Feeds
80%
Apple iMac

Apple 24in iMac (March 2009)

Not enough of an upgrade?

  • alert
  • submit to reddit

Boost IT visibility and business value

Review Having given its entire laptop range a thorough overhaul in recent months, Apple has now turned its attention to its desktop machines, starting with the iMac and with the Mac Mini and high-end Mac Pro to follow.

Apple iMac 24in

Apple's 24in iMac: what's new is largely under the bonnet

However, the new iMac is a more modest affair than many of us might have hoped for. To be fair, it is a perfectly respectable update, but the iMac hasn’t received anything like the complete redesign that the MacBook range enjoyed back in October.

The basic design remains unchanged – which, in itself, is something of a disappointment for those of us that have watched the ever-changing shapes and colours of the iMac over the years. It retains the slimline, all-in-one aluminium design that it has been using since 2007, with only a handful of minor cosmetic alterations.

There’s an extra USB 2.0 port tucked around the back of the unit, giving a total of four ports altogether, and the stand seems to be slightly narrower. In fact, the biggest external change is the arrival of yet another new Apple keyboard.

This, it has to be said, is little more than a toy. It does look very neat, being constructed out of a single sheet of aluminium as seems to be de rigueur for Apple products these days. But it’s far too small for a proper desktop keyboard. It’s actually a wired version of Apple’s compact wireless keyboard, which is only really suitable for balancing on your lap while you do a spot of web browsing or using the machine to play music and videos. It’s not much use if you want to do anything as mundane as typing in Word or Apple's alternative, Pages.

Apple iMac 24in

Still no height adjustment

There’s no numeric keypad either, so forgot about doing boring old spreadsheets in Excel or Numbers. Apple does sell a larger keyboard for £38, but if, like us, you actually use your iMac at work then you’re better off with a decent Mac-compatible keyboard from Logitech or - dare we say it - Microsoft.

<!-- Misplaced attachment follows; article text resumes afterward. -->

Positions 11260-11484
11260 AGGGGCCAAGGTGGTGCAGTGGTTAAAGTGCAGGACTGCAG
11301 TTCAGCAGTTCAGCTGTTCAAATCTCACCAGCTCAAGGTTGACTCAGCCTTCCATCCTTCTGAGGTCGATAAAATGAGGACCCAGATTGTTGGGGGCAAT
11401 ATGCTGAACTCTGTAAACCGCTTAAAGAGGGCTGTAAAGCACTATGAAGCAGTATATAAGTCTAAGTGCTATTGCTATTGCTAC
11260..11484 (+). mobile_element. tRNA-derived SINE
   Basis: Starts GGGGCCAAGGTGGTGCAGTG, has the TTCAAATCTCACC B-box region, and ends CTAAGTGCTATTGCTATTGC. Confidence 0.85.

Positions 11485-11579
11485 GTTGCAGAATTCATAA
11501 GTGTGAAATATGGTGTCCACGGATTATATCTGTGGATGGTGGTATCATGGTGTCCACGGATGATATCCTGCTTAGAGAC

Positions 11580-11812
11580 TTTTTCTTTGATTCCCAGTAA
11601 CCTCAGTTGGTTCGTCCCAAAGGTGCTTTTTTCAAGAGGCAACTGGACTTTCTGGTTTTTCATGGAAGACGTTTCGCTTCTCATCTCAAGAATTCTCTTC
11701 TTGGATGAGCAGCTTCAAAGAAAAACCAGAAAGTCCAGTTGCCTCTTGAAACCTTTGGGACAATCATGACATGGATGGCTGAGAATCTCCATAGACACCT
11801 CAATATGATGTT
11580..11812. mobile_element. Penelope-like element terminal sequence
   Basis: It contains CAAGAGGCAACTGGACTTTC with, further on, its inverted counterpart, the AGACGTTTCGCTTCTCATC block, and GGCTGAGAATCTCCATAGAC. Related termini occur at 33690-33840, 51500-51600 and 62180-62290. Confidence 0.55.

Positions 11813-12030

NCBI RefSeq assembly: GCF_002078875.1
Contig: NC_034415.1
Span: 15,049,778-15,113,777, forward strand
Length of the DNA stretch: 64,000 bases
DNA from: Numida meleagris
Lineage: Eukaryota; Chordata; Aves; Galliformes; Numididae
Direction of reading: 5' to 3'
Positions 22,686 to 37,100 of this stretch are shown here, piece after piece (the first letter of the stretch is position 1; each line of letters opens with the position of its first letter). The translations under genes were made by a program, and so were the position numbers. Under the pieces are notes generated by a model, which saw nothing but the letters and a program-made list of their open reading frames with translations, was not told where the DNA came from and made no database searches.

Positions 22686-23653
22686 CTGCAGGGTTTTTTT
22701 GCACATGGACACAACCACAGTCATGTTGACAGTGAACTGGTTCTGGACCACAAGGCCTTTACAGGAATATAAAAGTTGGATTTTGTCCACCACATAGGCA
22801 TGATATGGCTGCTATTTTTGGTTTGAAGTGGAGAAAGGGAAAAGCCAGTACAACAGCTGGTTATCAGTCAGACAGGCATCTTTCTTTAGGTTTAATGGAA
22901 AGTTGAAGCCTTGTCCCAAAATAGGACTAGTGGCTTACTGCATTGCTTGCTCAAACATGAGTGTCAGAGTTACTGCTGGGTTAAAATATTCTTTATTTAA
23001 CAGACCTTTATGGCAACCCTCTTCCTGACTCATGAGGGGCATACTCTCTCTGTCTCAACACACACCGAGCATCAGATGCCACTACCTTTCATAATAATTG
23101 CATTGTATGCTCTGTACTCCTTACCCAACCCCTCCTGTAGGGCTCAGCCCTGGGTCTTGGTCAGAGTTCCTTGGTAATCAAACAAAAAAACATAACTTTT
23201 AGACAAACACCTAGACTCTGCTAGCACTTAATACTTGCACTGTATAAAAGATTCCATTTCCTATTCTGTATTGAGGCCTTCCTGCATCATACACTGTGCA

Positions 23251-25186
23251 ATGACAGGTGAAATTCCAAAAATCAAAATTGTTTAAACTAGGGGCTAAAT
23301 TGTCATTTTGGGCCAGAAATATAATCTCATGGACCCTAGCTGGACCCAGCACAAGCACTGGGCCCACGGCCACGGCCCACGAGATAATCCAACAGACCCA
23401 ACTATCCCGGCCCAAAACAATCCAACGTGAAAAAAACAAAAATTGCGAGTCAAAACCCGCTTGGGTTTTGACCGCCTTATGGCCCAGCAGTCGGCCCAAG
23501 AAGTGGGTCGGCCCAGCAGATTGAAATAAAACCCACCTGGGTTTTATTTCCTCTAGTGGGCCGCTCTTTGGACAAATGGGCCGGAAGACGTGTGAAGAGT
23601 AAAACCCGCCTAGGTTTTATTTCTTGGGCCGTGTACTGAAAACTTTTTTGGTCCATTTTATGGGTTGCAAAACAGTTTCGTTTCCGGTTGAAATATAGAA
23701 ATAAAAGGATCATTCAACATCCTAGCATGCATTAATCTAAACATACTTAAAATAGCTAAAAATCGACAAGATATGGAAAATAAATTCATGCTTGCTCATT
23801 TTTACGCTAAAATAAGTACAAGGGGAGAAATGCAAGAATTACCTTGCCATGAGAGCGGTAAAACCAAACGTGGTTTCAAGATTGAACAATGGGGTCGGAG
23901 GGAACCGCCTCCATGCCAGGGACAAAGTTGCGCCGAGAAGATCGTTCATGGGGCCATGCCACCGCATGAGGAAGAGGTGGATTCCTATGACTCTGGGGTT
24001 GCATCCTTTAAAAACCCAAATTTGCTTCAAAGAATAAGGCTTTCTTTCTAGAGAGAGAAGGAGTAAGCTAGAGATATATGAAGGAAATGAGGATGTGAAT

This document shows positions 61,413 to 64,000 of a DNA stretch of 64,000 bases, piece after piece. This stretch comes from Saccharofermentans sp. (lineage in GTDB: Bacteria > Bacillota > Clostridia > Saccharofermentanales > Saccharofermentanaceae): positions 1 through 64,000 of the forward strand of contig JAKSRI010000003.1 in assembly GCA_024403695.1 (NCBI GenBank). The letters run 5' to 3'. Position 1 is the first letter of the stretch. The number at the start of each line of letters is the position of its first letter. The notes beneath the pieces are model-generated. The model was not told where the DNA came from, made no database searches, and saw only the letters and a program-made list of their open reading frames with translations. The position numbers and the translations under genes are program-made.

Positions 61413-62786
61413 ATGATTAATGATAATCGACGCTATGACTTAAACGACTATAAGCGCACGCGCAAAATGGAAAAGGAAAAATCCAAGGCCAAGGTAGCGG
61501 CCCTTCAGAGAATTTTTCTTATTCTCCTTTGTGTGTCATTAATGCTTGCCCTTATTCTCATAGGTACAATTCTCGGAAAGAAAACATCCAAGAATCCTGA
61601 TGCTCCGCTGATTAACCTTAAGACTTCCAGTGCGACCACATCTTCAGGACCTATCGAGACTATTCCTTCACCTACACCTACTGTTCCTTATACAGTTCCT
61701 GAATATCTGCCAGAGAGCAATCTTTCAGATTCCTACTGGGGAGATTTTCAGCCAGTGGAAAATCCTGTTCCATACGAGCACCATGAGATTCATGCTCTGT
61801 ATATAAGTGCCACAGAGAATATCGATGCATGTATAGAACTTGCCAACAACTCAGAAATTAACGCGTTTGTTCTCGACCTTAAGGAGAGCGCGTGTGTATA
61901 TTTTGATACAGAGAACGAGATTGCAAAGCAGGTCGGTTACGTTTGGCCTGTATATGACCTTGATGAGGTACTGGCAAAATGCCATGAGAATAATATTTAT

The essential guide to IT transformation

More from The Register

next story
Top Gun display for your CAR: Heads-up fighter pilot tech
Sadly Navdy kit doesn't include Sidewinder missile to blast traffic
FEAST YOUR EYES: Samsung's Galaxy Alpha has an 'entirely new appearance'
Wow, it looks like nothing else on the market, for sure
iPhone 6 flip tip slips in Aussie's clip: Apple's 'reversible USB' leaks
New plug not compatible with official Type-C, according to fresh rumors
YES YES YES! Apple patents mousy, pressure-sensing iVibrator
Fanbois prepare to experience the great Cupertin-O
TV transport tech, part 1: From server to sofa at the touch of a button
You won't believe how much goes into today's telly tech
NVIDIA claims first 64-bit ARMv8 SoC for Androids
Mile-High 'Denver' Tegra K1 successor said to rival PC performance
XBOX One will learn to play media from USB and DLNA sources
Hang on? Aren't those file formats you hardly ever see outside torrents?
Giving your old Tesco Hudl to Auntie June? READ THIS FIRST
You can never wipe supermarket slab clean enough
prev story

Whitepapers

Endpoint data privacy in the cloud is easier than you think
Innovations in encryption and storage resolve issues of data privacy and key requirements for companies to look for in a solution.
Implementing global e-invoicing with guaranteed legal certainty
Explaining the role local tax compliance plays in successful supply chain management and e-business and how leading global brands are addressing this.
Top 8 considerations to enable and simplify mobility
In this whitepaper learn how to successfully add mobile capabilities simply and cost effectively.
Solving today's distributed Big Data backup challenges
Enable IT efficiency and allow a firm to access and reuse corporate information for competitive advantage, ultimately changing business outcomes.
Reg Reader Research: SaaS based Email and Office Productivity Tools
Read this Reg reader report which provides advice and guidance for SMBs towards the use of SaaS based email and Office productivity tools.